Communication and Communication and Communication!
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I am sure that everyone will agree that effective communication is challenging and leading an organization successfully, brings along such a challenge. Many things succeed because of good communication, while many failures are blamed on communication as well. The trick of the trade is whether the communication is “effective”.
Lately, I have been in several meetings with clients who wish to request for training, training and training. I always try to spend some time to understand their organizations and pitfalls as much as possible before accepting the deals. I do this is because sometimes training is not always the sole answer. In another angle, understanding the inside of the organization(s) will be a good support for the effective training.
The main issue of most organizations, - as we all know is- “effective communication” Especially in all growing companies or in companies that grew very big.
I think, in Thailand, the communication problems are also from cultural issues.
Many people like to say “your silence” will win the argument!
This is reminded and re-enforced especially when any couples or any group of people have different conflicting opinions and start to argue. In Thailand, whoever keeps silence, that person is viewed as calm and mature. Many Thai senior management members I have seen adopt the silent character in managing people and start NOT to communicate especially in difficult sensitive situations within the organization.
However, many times, I think, many people are just too lazy to talk, uninterested to listen, tired to stay focused on a problem and too bored to understand others, because we think it is not that necessary. In consequence, a symptom of “no communication” culture created within a community or an organization. This happens from a format of lover, family to company operations.
Now back to an organizational operation. I like to share with you some short procedure of effective organizational communication. Simply follow through the “5T’s” as follows:
Topic, Time, Talk, Tap, Trace
I will discuss more in details with short case studies / examples in future articles, but this time, I just wish to touch lightly on the followings:
1. Topic: Many times, many mangers don’t know what “topic”, what issue and what subject that they really need an official communication. Most of the times, I can see and hear only: “this is the new policy, new rule, new instruction, just issue a memo and done”.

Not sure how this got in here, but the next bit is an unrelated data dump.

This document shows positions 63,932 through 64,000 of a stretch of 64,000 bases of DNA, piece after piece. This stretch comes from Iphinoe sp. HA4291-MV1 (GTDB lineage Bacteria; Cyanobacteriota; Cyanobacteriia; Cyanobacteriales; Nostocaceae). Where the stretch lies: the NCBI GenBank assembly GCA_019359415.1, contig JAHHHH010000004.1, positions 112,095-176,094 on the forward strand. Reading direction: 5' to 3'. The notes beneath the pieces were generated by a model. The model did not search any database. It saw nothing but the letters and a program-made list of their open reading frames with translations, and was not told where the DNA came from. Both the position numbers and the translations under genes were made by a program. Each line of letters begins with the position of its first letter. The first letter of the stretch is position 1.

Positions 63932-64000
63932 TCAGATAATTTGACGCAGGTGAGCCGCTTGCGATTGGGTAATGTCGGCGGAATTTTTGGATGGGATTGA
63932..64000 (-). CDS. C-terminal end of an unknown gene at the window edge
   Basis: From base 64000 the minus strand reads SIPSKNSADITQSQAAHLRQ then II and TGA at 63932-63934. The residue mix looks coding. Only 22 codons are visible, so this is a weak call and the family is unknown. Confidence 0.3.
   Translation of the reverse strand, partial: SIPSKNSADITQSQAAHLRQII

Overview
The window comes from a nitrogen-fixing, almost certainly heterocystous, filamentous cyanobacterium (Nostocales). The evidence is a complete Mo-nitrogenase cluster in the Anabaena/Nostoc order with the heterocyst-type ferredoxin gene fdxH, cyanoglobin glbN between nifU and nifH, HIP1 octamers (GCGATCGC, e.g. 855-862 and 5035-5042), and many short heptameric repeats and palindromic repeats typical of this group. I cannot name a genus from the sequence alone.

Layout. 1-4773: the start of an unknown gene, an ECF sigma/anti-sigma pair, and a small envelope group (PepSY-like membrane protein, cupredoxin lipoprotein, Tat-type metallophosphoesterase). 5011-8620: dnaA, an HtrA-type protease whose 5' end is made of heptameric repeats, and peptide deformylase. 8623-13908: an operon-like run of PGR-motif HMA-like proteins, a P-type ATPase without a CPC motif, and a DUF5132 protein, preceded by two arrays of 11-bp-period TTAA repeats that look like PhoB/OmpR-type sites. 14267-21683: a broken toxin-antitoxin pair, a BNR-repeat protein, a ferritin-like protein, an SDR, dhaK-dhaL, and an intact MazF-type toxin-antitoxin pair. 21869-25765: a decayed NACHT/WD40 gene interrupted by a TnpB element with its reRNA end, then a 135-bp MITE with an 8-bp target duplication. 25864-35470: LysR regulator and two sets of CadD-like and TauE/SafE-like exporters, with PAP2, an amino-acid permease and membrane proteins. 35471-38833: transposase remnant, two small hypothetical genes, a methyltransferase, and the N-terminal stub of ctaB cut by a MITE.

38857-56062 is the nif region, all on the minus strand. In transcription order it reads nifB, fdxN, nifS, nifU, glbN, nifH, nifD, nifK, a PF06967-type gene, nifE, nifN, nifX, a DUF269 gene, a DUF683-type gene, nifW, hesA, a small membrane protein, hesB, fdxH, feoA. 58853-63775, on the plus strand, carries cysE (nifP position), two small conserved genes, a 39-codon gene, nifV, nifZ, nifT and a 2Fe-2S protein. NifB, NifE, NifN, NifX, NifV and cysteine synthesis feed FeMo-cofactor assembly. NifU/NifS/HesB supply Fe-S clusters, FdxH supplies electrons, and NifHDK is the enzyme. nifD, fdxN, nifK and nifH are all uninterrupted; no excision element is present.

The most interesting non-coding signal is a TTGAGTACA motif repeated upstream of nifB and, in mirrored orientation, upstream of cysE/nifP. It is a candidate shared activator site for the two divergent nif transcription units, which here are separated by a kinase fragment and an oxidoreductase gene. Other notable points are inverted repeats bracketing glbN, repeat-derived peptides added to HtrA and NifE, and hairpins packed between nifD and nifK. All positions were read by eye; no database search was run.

2. Time: Many mangers do not give enough “time” or spend no time at all for communication. Effectiveness of communication depends on time investment we are willing to put in. Many managers often say: “I am busy; please make this staff meeting short”. This behavior is really a bad sign and I have seen so much of this.
3. Talk: Please find the right “talker”, the right communicator or the right translators. I have seen many good managers but it does not mean that they have good communicating skill. The way they deliver messages is not inspiring, not attractive, not caring. They usually make more than half of the staff in the meeting room fall asleep! I am certain that many people do have lots of funny example or stories of this.
4. Tap: The manager must be able to tap on important issues during a meeting or during any communication process, as some issue raised might cause failures, or are critical enough to cause failure in people management or organizational management. So, managers must have a tapping skill in communication mode.
5. Trace: Tracing thought either (good or bad), especially after you tap on the issues raised and ensure it is followed up, monitored and then well communicated again.
To me, the most significant “T” are the first three T(s)!. If managers are not capable to know what issues need communication, and having an attitude of “I am busy, please make the meeting short”, plus, the manager is emotionless in delivering any message, then there is no need to think about effectiveness of the last two T(s).
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ABOUT THE AUTHOR
© Nate-tra Dhevabanchachai (2009), Honorary Advisor / Director, Mai-BS (THAILAND) http://mai-bs.com
© Nate-tra Dhevabanchachai (2009), Program Director at Travel Industry Management Division and Acting General Manager at Salaya Pavilion Hotel and Training Center at Mahidol University International College www.salayapavilion.com